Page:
The second thing to say is, of course, that it is in English (though sung with a Welsh lilt by some of the cast througout). And although Andrew Porter's is by far the finest singing translation (the Barry Spencer version is probably slightly better for reading along with German performances), it inevitably misses some of the intended Wagnerian performance ethos. Inherently, there is no doubt that German sounds both more menacing and more metaphysical than English. Take the simple example of a crucial word like Schwert, and it's English equivalent, sword. Whereas the latter will well equip Sir Galahad in a tale of courtly love, the former alone sounds fit to eviscerate a fire-breathing dragon or shatter Wotan's world-ruling spear. Likewise Spitze, or as Andrew Porter has it: 'spear-point'. When the vengeful Brunnhilde swears her oath in Act II of Twilight of the Gods, her pledge of 'Spitze!' at the betrayal she feels from Siegfried at that moment, sounds immeasurably more venomous. The translation just doesn't sound as bitter. And there are numerous other examples that could be given. Most of all it is a question of music.
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I know that many of the wagnerians out there will scoff at this english ring, but many of them have never heard it and they should buy it and listen. It is a remarkable achievement played and sung with real life and vivacity. If you are really interested in the ring then you will like me buy this as part of your collection. As a first buy ring I do not think you can go wrong, as part of a collection you will be a fool not to buy it.

Remarkable, beautiful, vivacious and in english!! What the hell else do you want??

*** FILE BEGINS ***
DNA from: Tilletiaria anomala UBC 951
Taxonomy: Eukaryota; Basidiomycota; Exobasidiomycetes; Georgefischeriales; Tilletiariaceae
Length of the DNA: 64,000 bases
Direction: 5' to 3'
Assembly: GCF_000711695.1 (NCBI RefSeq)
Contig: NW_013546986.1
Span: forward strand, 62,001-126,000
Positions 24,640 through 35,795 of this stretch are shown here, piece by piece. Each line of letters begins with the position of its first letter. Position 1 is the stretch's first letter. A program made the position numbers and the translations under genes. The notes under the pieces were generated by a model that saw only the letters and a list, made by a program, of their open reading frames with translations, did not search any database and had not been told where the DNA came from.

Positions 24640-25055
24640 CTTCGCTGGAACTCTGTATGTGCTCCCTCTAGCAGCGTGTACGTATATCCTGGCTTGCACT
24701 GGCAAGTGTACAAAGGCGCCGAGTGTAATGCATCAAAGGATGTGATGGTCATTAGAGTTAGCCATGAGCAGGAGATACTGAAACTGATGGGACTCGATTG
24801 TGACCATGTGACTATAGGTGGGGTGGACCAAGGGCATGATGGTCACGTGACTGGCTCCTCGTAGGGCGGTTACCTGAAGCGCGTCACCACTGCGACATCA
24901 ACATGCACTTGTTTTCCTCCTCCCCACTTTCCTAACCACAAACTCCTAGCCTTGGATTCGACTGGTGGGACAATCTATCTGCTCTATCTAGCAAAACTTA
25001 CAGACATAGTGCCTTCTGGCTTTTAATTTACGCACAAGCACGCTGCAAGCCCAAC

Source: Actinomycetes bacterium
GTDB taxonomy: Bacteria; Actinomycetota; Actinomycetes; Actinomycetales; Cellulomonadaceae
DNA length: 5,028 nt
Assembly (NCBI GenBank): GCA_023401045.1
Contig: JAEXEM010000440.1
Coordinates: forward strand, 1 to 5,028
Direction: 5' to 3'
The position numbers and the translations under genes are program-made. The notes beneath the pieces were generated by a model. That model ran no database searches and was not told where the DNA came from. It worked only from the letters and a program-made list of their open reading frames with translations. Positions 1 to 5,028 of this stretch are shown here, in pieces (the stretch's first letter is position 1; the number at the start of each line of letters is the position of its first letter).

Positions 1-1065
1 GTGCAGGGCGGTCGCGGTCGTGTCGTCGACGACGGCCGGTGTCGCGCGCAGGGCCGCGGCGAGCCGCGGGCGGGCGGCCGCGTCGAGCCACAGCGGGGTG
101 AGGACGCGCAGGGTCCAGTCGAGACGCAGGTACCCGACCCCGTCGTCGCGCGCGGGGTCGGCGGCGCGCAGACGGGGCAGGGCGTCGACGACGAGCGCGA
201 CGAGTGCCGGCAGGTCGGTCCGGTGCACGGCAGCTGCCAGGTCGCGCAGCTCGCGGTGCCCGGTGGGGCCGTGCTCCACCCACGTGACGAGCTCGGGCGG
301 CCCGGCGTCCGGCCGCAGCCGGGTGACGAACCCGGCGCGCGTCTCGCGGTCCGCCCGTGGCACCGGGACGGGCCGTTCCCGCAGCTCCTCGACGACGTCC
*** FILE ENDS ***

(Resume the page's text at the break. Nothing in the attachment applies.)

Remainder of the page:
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I grew up in the 1970s listening to this Ring cycle. It stands out from all the other Wagner recordings that I have heard, including the abomination which was the German 1976 centenary Ring, which was complete with booes and hisses. Goodall brought out many melodies which can often be overlooked. The performances of Rita Hunter, Alberto Remedios and Norman Bailey have never been surpassed. Andrew Porter's translation works very well, to the extent that when I now hear a Ring in German, I remember Porter's words. Noone has ever surpassed Rita Hunter; only Gwynneth Jones is her equal. Emile Belcourt remains the benchmark by which I measure Loge's, and noone has done better since, and Gregory Dempsey is both comic and menacing as Mime "I'll simply chop off your head" he sings ingratiatingly, unaware that Siegfried can hear. The forging scene in Siegfried has some really blood-curdling Hoi-Hos from Remedios, just as it should be, and Fafner is very loud and convincing. I would especially recommend this Ring to a young person. This was a classic Ring, with none of the modern dress nonsense seen in the Cherraux Ring at Bayreuth, the recent R.O.H. cycle with Terfel, or the dreadful (and insulting to the memory of Wagner) current ENO production, with an exploding Brunnhilde. Bring back the 1970s/80s ENO Ring - it was a perfect combination of medieval costume and space age scenery. The Goodall ENO Ring was copied at R.O.H. in the early 80's, and included Remedios, Jones, Bailey and Altmeyer. It was perfect, as was the Goodall Ring.